lol, Thanks for the creative ideas, currently i type up my email in a word doc, and zip it and password protect it.,,then i email it off.
Echidna, I'm not usually a defender of the Federal governments practices, but I highly doubt there is a law that allows for snooping. In any case, it is not the manager that is spying, but another colleague.

Linda
Tuesday, May 27, 2003

On the legality of monitoring work email:

Acutally, yes I do know what I'm talking about - I looked into this a few years ago and recall finding legislation to cover this. Although, I'll quite willingly admit that I can't remember the specific legislation that covers monitoring of personal communications in the workplace (that would involve wading through the telecommunications act, commonwealth crimes act, and relevant state legislation).  The problem is that few businesses actually know, let alone follow, the relevant legislation -- but that doesn't make the monitoring right or legal.

In any case, I think it is reasonable to assume that the actions of the sys admin are not being ordered nor sactioned by the company. Given proof, almost any employer would immediately dissmiss a sys admin caught doing this -- at least, I hope so.

Pest Exterminator
Tuesday, May 27, 2003

Linda: By the way, don't rely on password-protected ZIPs to protect your messages - they are vulnerable to brute-force cracking. You might deter casual browsing, but that's all. If anything it might just make for a juicier target for your resident spy.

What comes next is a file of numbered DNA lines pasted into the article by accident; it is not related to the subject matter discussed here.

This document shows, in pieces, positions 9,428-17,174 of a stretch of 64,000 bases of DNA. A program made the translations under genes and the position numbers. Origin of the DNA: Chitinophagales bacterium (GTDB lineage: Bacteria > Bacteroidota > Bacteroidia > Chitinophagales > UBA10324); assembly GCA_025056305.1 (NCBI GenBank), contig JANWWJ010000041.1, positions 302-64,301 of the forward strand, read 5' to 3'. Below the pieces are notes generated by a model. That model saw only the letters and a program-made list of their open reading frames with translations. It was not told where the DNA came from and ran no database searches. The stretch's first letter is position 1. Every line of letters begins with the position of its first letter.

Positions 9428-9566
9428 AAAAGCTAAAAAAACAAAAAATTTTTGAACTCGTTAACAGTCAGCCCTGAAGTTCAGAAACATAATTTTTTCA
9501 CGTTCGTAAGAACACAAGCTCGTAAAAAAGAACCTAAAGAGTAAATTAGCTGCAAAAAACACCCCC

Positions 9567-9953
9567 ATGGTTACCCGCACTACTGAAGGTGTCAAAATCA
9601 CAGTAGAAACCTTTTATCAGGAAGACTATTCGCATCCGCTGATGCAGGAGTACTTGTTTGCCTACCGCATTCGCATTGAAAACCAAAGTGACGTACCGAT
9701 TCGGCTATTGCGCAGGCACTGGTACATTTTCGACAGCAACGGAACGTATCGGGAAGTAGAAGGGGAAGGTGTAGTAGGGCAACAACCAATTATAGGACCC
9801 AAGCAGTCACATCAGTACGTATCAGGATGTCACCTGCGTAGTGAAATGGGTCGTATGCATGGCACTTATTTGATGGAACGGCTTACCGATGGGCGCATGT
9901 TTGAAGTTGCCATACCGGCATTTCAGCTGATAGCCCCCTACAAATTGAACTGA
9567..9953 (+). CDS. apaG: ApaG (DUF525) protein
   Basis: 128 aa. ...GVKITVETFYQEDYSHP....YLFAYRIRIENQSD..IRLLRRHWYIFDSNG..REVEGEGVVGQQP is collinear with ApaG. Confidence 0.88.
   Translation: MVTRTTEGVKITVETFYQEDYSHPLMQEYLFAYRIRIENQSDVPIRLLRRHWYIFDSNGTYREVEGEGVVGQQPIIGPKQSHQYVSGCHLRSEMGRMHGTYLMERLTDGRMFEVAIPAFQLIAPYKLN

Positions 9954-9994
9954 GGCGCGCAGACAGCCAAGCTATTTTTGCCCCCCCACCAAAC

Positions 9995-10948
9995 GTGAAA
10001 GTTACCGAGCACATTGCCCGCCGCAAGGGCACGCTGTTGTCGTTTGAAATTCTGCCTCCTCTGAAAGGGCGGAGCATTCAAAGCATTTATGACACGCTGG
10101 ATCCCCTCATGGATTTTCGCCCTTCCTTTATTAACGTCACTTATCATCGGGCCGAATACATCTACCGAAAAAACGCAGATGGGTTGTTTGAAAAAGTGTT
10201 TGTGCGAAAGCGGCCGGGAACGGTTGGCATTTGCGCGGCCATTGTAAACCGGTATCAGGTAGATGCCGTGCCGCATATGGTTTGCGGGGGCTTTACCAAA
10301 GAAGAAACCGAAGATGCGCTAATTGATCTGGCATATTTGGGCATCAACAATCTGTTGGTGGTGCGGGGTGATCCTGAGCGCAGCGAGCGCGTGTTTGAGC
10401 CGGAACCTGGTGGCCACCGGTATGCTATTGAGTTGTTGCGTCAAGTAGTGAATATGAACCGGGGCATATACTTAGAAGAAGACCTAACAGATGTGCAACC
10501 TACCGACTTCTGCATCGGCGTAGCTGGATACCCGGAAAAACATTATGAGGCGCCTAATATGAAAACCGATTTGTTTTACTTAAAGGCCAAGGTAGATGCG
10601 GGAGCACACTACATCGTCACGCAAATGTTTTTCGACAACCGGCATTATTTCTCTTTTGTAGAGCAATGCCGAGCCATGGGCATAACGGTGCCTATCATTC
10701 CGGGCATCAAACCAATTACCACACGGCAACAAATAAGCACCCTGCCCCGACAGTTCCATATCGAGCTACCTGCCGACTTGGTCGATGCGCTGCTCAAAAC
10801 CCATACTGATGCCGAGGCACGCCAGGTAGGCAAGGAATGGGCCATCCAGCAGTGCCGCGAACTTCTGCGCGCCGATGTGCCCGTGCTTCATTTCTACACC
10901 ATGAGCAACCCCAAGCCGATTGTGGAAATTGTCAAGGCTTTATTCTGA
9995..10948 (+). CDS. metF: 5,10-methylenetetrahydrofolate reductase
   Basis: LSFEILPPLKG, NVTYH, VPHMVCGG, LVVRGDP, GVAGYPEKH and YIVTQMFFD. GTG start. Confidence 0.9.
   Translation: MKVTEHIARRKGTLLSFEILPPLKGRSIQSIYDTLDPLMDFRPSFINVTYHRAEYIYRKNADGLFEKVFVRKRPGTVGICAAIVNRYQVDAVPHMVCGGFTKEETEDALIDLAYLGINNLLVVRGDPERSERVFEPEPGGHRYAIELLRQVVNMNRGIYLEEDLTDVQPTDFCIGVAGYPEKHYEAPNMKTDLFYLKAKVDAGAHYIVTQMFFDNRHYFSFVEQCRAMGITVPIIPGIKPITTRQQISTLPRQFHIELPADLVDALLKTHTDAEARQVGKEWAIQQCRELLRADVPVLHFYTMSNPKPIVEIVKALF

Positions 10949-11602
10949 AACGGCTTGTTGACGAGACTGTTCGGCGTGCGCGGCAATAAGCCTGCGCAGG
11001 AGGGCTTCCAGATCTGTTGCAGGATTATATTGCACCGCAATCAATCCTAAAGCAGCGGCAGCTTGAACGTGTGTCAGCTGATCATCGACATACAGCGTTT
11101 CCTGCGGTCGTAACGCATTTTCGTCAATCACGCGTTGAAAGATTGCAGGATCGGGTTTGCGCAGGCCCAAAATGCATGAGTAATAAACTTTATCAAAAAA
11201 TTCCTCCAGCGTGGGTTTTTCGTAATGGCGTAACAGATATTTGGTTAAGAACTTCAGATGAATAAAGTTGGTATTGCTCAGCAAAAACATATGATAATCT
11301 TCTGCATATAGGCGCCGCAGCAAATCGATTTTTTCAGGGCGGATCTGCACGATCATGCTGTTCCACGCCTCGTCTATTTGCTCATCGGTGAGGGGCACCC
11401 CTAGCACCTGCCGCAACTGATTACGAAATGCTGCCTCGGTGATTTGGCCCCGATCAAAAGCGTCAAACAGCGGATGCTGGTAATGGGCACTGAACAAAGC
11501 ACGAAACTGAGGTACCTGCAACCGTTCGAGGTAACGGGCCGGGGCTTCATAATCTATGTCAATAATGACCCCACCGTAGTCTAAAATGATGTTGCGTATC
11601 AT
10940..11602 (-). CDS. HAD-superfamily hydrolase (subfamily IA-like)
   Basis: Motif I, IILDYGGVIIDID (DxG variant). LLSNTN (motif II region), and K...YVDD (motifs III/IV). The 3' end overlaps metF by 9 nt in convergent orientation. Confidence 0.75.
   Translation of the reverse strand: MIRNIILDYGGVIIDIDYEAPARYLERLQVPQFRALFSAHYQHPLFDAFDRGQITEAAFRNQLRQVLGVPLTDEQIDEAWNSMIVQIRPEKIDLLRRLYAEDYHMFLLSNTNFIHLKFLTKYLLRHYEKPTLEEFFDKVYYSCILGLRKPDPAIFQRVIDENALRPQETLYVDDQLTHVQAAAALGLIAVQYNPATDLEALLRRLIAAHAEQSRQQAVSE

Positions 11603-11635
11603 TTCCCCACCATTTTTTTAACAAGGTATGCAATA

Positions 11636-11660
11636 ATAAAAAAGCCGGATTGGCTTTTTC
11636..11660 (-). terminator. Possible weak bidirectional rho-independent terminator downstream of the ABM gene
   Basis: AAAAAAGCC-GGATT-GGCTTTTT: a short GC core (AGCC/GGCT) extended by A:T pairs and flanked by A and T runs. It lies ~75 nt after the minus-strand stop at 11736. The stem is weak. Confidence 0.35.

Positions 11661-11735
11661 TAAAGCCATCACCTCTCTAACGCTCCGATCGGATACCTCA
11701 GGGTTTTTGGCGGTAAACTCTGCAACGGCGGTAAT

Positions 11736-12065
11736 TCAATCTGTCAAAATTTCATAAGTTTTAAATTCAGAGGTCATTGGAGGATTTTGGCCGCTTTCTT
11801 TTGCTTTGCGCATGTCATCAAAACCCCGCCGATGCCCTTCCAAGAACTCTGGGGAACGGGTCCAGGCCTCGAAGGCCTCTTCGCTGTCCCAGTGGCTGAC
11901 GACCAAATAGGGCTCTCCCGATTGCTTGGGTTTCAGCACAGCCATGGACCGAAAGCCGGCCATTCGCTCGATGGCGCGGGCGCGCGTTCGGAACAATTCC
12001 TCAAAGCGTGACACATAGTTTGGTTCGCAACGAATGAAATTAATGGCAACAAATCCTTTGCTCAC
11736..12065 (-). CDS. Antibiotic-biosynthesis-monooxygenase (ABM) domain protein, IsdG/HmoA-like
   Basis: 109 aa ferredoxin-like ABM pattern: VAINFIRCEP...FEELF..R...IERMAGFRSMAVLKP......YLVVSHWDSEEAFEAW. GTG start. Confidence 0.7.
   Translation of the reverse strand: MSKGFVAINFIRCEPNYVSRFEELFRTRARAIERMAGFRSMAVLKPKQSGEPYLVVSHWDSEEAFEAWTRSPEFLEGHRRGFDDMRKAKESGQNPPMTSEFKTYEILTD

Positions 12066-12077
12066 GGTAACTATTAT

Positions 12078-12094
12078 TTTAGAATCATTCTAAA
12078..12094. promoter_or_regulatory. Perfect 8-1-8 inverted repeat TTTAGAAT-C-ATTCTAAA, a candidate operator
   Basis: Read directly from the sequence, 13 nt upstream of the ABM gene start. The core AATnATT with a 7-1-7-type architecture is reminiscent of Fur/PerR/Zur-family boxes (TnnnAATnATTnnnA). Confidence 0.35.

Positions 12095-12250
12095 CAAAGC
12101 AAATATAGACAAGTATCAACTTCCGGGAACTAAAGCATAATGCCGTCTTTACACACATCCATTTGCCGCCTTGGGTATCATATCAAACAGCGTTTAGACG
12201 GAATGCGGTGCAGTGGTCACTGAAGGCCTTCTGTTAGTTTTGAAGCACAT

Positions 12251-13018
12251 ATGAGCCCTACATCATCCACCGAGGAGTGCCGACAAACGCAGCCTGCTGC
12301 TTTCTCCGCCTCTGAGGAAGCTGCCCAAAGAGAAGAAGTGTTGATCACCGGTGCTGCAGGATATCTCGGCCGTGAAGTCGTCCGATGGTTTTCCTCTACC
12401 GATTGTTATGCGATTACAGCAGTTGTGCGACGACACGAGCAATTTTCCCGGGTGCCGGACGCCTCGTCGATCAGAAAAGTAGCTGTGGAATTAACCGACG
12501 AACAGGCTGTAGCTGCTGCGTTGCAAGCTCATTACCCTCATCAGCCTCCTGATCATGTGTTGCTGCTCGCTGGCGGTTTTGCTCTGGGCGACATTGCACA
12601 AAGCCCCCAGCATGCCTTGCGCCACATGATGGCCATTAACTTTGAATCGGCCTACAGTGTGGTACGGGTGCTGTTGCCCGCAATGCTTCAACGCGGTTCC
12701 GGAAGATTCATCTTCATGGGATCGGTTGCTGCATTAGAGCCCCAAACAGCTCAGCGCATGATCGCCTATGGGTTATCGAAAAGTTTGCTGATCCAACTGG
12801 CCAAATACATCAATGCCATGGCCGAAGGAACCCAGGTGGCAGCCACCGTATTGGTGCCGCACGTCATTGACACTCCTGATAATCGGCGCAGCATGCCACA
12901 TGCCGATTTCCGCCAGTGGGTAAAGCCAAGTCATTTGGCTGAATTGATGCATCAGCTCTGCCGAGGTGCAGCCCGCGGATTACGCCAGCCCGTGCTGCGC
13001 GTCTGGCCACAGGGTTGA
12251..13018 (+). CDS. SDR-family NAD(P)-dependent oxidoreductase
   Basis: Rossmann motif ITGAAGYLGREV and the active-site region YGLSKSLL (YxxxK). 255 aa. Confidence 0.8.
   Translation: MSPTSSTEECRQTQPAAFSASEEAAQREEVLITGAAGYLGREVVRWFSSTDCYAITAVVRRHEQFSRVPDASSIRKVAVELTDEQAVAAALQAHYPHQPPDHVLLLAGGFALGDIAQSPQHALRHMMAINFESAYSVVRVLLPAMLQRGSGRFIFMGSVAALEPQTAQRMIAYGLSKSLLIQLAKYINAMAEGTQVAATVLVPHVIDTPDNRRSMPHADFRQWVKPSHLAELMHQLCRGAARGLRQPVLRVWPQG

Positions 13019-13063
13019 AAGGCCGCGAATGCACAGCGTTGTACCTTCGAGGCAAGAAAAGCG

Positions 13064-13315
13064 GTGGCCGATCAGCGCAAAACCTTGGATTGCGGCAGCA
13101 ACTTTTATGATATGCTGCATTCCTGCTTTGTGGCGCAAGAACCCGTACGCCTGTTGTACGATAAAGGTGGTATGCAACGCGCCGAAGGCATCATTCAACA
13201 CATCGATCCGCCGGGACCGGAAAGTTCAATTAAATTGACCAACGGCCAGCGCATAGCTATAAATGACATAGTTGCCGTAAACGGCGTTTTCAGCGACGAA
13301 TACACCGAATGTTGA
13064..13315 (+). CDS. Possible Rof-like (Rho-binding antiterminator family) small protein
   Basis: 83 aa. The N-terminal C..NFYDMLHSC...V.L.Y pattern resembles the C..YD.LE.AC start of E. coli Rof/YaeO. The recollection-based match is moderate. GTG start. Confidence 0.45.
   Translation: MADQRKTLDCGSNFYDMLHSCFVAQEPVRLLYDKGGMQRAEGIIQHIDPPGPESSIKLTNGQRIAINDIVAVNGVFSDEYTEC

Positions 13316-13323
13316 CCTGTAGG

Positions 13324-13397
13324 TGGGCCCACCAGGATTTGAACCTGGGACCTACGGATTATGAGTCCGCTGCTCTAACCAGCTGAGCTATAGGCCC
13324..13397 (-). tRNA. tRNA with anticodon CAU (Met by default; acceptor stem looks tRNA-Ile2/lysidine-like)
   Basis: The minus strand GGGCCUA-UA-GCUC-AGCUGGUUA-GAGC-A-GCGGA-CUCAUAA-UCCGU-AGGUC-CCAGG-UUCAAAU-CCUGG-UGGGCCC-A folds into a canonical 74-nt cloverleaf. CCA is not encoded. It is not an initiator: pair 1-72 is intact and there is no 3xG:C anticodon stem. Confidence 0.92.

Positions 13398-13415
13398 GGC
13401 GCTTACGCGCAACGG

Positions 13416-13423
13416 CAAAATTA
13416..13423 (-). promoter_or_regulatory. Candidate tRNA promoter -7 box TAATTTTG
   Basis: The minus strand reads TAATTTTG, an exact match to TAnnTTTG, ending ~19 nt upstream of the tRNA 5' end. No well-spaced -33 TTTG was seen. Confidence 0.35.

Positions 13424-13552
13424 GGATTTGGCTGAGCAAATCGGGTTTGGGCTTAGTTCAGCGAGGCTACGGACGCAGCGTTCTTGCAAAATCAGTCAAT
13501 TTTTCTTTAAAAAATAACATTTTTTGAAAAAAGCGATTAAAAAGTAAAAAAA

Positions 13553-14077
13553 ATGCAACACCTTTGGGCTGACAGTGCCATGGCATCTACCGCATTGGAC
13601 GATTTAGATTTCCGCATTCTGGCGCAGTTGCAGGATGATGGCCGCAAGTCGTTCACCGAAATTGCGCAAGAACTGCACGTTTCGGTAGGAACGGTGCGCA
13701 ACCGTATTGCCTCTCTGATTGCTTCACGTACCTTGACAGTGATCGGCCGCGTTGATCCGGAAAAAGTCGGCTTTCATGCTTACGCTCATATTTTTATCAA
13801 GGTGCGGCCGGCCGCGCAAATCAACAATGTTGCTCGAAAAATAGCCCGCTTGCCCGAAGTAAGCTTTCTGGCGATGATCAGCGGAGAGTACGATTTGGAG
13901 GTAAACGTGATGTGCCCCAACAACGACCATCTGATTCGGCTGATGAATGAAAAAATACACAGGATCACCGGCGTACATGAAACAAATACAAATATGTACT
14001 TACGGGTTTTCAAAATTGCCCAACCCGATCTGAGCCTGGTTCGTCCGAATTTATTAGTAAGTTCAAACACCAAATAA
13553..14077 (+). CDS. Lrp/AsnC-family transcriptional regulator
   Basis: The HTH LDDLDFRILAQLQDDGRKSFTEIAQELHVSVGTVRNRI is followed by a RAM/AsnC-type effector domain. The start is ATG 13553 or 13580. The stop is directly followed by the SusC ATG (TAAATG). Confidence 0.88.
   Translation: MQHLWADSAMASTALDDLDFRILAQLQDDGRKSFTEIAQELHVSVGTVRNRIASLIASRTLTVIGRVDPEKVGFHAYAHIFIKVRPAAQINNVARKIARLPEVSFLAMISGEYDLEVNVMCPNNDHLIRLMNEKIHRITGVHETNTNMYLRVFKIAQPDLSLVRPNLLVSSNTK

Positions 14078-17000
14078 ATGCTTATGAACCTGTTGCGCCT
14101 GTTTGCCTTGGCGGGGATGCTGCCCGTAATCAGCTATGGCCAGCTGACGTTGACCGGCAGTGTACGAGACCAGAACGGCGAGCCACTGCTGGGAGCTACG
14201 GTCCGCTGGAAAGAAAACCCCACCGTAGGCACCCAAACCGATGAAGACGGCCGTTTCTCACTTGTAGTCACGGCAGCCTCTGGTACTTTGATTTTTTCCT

(Fun tip: Are the feds intercepting your email? Worried that they'll try to cryptanalyze your encrypted email? Just send messages containing nothing but pure random noise. They will waste MONTHS trying to cryptanalyze your mail!)

Pest Exterminator
Tuesday, May 27, 2003

Pest Exterminator - You're absolutely correct, zip is vulnerable to brute force attacking. Making the passwords non-words will help prevent a dictionary attack. Also mixing in letters & numbers might help. Caps and lowercase, etc. Most brute force attacks start with the dictionary. Also the longer the password the better. Try not to get two characters in a row that are identical, etc.

I realize there are programs to "recover" passwords from .zip files, and the sysadmin may have a spare computer lying around to do this to night and day, but after a while it's just not worth his time.

It's all a matter of their time v. their desire to see your message. Unless you're trading gov't secrets, or are really afraid of the latest TIA/DARPA efforts, zip protection should be fine for your boss/office gossip.

I believe that with PGP you can create a file that's encrypted and the receiver will need a password to decrypt it. Am I correct here? If so, this might be worth your effort as well... I haven't seen any tools for brute forcing a PGP file, though I'm sure they exist.

There was a thread a while back on creating secure passwords... It might be of interest to anyone who need to keep a lot of passwords.

www.MarkTAW.com
Tuesday, May 27, 2003

Mark, I dont think he would even bother trying to crack the zip file, afterall, he does have work to attend to.
If he does, then his a real sad case.
But also, the reason i didnt want to use pgpfreeware 8.0 because on the download.com website,,,,many users in ratings section have strongly advised against installing it on an XP machine because it creates many problems.